Waxes, sealants, and coatings are frequently discussed in the auto detailing world, by both professionals and enthusiasts. But what makes them different from each other? Which product is appropriate for which scenarios? August Precision professionals go to great lengths to source the very best products to restore and maintain your automobiles appearance.

The terms waxes, sealants, and coatings, are organized as such for good reason. They’re in order of products containing the most organic ingredients to products with the fewest organic ingredients. Organic in car detailing is different than the Whole Foods organic. In the case of this article, we’ll use the terms organic and natural interchangeably.

Organic in car detailing means the product’s main active ingredients are derived from natural sources. While waxes, sealants, and coatings all contain (inorganic) solvents and polymers, each one has a different ratio of organic to inorganic ingredients and some have nothing natural in them at all.


In the case of waxes, the most common naturally sourced ingredient is carnauba wax which comes from the carnauba palm tree of Brazil. Beeswax and paraffin wax are also found in automotive detailing waxes. These natural ingredients help give your car that amazing warm shine after a wax.

The organic ingredients break down much faster than inorganic ones, which is why waxes don’t last more than a month. If you’re showing your car in an auto show and you want to blow people away with shine, you definitely want to wax it. But if you’re looking to protect your paint, you need to look elsewhere.


A combination of inorganic and organic ingredients, paint sealants give you durability and shine. Sealants are polymer based and they provide paint protection that a wax just can’t. They prevent fading from UV exposure, they’re hydrophobic, and they fight against etching and staining. Waxes do too, but unless you’re waxing your paint every week, don’t expect a wax to be your protectant.

Poly-sealants are not intensive to apply and protection lasts anywhere from 6 months to a year depending on the specific product. If you don’t want to spend a great deal of your time (and money) on a coating but you still care about protecting your paint, get yourself a paint sealant.

Even though sealants contain carnauba along with their unnatural ingredients, the shine from a sealant isn’t as warm as that of a wax. It can be described as a cold, mirror-like shine. If shine is really important to you, you can always layer a wax on top of the sealant.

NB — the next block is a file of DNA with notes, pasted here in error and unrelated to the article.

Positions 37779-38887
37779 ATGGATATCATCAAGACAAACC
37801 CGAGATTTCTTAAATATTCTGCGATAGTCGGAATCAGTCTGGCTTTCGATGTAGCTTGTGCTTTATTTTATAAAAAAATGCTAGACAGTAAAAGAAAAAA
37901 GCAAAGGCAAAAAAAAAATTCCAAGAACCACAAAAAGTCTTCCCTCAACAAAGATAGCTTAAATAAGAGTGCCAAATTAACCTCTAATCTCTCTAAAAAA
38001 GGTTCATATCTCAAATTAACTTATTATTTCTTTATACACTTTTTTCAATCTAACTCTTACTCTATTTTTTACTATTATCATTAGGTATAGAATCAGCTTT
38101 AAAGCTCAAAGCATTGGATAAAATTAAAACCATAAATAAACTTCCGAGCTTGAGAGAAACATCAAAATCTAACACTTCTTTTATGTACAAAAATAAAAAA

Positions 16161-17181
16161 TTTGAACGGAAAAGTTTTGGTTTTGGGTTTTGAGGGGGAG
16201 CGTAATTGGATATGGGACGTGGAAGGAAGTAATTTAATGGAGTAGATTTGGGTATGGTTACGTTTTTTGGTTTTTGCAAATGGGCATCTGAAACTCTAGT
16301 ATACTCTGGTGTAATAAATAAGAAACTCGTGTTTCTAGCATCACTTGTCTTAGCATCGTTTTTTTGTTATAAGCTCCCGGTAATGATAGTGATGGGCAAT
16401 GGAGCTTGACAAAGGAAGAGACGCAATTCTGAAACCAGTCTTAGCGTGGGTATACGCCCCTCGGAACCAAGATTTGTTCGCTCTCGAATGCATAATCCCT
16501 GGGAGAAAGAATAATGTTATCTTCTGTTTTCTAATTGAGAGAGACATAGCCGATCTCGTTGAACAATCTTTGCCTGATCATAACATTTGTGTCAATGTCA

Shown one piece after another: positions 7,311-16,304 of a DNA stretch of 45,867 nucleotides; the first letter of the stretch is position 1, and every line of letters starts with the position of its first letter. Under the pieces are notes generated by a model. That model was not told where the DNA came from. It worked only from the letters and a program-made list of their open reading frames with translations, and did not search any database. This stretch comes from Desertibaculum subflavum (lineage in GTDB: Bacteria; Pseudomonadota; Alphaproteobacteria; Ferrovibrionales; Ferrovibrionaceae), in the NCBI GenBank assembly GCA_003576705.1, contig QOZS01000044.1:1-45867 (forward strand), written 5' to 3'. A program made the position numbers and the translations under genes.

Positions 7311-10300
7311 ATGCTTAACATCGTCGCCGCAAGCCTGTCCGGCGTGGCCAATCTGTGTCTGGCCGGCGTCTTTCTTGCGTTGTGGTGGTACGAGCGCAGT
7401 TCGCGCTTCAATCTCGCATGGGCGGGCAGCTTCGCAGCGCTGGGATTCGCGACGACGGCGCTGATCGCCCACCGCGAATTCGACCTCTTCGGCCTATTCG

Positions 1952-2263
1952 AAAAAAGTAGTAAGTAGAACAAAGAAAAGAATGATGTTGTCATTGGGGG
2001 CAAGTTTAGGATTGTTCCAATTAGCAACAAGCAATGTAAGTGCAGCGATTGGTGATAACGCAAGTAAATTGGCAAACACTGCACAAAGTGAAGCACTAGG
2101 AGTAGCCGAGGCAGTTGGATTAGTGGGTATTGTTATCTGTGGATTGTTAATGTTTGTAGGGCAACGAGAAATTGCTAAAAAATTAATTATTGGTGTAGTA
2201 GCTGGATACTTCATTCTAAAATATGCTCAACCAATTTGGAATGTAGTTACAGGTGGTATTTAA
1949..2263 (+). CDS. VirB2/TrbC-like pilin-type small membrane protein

There’s really nothing organic about a coating. They smell strongly of chemicals and require gloves and/or goggles to handle. They’re not the type of thing you want anywhere near your skin or eyes.

There are different types of coatings: acrylic, ceramic, and silicate or glass. For example, BEEDs Nano Resin is a silicate/glass coating. We talk in more detail about the differences between nanocoatings in this blog.

Prepping for coating application is a project in itself. Paint correction (claying, polishing) must be done so all scratches and imperfections are removed from the paint. Then the surface must be neutralized with an isopropyl alcohol wipe down in order to ensure bonding occurs between the paint and the coating.

Sometimes these protective products require professional installation because the application process can be long and intensive. Others need tools that the average person doesn’t have in their garage, like infrared curing lamps.

Some coatings boast up to ten years of paint protection while others last about three years. As they’re permanent or semi-permanent, having a professional install the coating can ensure no mistakes are made in application, because once they’re on your paint, they’re not going anywhere.

Coatings act like a second clear coat to preserve the life of your paint and keep it in excellent condition. They’re super glossy too, but the gloss is unlike that of a wax or sealant. Their gloss is sharper and more intense than the gloss of a wax and deeper and clearer than the gloss of a paint sealant. You can layer a wax on top of a coating after it’s fully cured, but the gloss of a coating is so intense, you might find you don’t want to add anything.